Your typical test code

Here’s some typical test code found in many codebases

public void testCalculateTaxRate() {

    TaxRateCalculator calculator = new TaxRateCalculator();

    Int value = calculator.calculateRate(200, 10);


This code suffers from several issues. Under what conditions is the tax rate calculated? What exactly is it doing? What is the expected outcome?

Being explicit with Spek

Spek makes it easy to define these three important aspects without resorting to long method names or underscores:

class SimpleTest : Spek({
    describe("a calculator") {
        val calculator = SampleCalculator()

        it("should return the result of adding the first number to the second number") {
            val sum = calculator.sum(2, 4)
            assertEquals(6, sum)

        it("should return the result of subtracting the second number from the first number") {
            val subtract = calculator.subtract(4, 2)
            assertEquals(2, subtract)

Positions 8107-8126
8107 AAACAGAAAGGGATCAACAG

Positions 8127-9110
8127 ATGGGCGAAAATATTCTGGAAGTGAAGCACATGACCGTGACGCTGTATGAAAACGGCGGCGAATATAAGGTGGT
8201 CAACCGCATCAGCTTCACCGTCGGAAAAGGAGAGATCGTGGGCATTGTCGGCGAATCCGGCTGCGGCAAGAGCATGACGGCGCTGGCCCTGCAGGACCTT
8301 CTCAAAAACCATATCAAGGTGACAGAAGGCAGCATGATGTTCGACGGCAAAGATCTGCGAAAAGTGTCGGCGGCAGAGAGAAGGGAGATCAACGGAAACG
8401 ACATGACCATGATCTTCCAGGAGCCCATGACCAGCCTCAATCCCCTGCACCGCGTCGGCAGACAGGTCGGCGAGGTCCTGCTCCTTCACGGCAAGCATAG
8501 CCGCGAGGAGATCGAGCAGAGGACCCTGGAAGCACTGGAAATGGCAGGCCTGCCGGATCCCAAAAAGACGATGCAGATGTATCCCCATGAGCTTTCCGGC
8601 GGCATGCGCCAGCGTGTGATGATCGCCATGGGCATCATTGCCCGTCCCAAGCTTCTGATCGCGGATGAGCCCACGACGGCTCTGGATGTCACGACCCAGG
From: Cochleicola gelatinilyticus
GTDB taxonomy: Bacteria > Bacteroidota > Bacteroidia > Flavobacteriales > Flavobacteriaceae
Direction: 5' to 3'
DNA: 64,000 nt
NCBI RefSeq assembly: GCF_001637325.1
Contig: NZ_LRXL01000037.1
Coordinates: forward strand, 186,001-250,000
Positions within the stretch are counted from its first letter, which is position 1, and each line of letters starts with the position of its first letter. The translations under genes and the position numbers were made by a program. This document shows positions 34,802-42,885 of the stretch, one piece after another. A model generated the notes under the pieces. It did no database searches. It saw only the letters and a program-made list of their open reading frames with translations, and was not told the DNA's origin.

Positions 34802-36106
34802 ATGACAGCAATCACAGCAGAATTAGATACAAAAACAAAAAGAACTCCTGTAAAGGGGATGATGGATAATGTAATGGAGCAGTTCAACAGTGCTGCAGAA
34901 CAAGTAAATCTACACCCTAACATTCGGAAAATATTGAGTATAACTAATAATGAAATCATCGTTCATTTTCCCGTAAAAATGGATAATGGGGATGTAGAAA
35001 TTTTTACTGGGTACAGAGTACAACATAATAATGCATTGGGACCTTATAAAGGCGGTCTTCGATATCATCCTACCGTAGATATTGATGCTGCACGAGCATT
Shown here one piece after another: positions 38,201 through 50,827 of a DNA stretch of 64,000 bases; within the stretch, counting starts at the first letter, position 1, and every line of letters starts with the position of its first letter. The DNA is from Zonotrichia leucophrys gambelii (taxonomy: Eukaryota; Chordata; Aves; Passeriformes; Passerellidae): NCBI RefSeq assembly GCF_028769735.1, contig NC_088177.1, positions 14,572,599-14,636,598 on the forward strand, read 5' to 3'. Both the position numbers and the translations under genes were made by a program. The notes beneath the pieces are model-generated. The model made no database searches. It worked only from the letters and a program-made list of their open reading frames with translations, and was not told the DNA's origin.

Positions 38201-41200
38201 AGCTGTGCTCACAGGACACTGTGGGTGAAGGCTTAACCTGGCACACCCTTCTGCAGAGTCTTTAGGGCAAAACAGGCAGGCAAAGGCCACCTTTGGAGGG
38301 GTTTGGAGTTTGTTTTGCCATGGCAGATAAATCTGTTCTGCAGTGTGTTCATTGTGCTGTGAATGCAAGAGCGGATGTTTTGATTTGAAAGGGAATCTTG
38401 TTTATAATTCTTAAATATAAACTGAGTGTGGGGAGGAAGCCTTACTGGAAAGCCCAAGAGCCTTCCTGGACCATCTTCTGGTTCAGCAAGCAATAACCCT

Tests are specifications

Tests are executable specifications of your system. They are real-time compilable code that tell you how a piece of code should behave and under what conditions is a certain outcome expected. That is why it is important to be explicit, concise and unambiguous when it comes to defining specifications. Spek helps you do that.

Spek works with Java

Spek is written in Kotlin and as such is 100% compatible with Java. You can write your specifications (notice we say specification, not test) in Kotlin and verify new or existing code written in Java or Kotlin.

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